Wednesday, January 05, 2011

New Math

So I was helping my oldest kiddo with his homework tonight.

Homework? I hear you say. Homework, in second grade?

Yep. Welcome to the brave new world of American childhood.

The Peep brings home one of these four- to five-page collections of foolscap every Monday and has to turn them in Friday morning. They are typically composed of a page of writing work, another of reading-and-comprehension, a couple pages of math, and a front page for the boy to record his reading, which is set at 20 minutes a night.He's terrible about it, of course, as you can probably remember from your school days. There's always something better to do than homework - blogging, for example - and the seven-and-a-half-year-old mind is a gossamer and flittery thing. So Mojo or I usually have to wrestle him into submission to get the work done. It is a process that all parties genially dislike.

Tonight we did the math worksheets.

I realized after I started that this was actually pretty sophisticated math for second grade. The sheet header showed a variety of domestic pottery labeled with prices in cents. The teapot is 72 cents, the glass 18, the frying pan 57, and so on. Down the page were a series of written questions, such as; "Alisha has 50 cents. She buys a glass. How much money does she have left?"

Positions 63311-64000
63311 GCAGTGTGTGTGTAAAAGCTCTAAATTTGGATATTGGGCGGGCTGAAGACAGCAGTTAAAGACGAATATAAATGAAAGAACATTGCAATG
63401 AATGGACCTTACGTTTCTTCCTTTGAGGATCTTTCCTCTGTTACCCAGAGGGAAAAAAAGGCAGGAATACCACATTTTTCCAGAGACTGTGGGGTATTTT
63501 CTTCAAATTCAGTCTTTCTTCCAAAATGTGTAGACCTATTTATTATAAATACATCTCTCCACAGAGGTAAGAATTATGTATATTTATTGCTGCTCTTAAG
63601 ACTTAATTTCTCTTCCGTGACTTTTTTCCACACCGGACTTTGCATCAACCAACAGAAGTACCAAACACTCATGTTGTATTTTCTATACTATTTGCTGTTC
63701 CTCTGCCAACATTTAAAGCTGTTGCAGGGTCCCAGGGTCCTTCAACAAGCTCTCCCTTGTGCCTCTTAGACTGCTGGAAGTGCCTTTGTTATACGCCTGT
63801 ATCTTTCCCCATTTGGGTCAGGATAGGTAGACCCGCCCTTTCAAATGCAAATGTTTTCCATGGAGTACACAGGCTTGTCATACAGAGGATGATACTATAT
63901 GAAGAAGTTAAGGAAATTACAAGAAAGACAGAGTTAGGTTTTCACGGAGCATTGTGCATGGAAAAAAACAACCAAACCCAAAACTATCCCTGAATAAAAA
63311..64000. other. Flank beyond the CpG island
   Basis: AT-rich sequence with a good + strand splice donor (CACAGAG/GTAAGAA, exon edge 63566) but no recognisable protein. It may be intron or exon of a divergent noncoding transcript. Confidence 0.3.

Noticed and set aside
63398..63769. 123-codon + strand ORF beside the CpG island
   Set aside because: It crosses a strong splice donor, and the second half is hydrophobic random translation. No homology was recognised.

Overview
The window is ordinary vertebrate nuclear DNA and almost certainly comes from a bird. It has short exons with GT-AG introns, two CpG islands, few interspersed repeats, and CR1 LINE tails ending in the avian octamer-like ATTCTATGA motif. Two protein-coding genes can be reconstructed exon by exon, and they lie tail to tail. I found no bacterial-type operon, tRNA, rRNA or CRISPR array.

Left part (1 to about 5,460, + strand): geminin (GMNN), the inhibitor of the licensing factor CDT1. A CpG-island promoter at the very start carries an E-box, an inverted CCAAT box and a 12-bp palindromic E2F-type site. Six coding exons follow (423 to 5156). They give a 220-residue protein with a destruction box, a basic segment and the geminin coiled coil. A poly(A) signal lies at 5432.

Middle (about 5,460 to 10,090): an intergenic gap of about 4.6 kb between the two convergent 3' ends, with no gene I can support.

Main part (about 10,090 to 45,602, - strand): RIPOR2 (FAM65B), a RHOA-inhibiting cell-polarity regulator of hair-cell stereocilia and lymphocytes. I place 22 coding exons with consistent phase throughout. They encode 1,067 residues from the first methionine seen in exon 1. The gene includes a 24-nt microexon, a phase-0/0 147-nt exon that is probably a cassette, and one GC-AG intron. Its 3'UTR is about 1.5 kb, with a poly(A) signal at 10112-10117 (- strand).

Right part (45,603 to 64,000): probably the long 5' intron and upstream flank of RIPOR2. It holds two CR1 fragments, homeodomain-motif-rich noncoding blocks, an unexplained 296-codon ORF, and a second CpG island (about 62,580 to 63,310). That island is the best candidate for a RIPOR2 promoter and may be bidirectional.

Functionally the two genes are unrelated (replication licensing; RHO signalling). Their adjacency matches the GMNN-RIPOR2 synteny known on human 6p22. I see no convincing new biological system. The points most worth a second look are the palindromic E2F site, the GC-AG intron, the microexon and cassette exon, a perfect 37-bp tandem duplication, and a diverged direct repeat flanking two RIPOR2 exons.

I sat down with the Boy and we looked at the first problem. We read it over. I looked at him.

"I have to think." he said. I waited. He thought.

"What should we do to start?" I asked.

"I'm thinking." he replied.

I waited.Finally I pointed to the example the sheet provided. "Look how they set up this problem. How can we do that here?" I asked.

"I'm still thinking." he replied. "It's time to stop thinking and do the problem." I hissed, at which he protested "I'm thinking! Mister Chun says we need to think about the problem!". His mom added that he was right, and he was told to think about the problems. I looked down at the page, frustrated.

"Do you know how to do this math problem, buddy?" I asked as neutrally as I could.

He frowned at the page. "I think I do." he said uncertainly. "Then what are you going to do?" I asked gently. He wrote down a number "nine" in the box with the problem. "That's the answer." he announced, in defiant hopefulness."No, it's not." I replied. "You don't know how to do these, do you?" I asked, wondering at the sort of math class that would start a kid on double-digit addition and subtraction without showing them how to convert tens into units.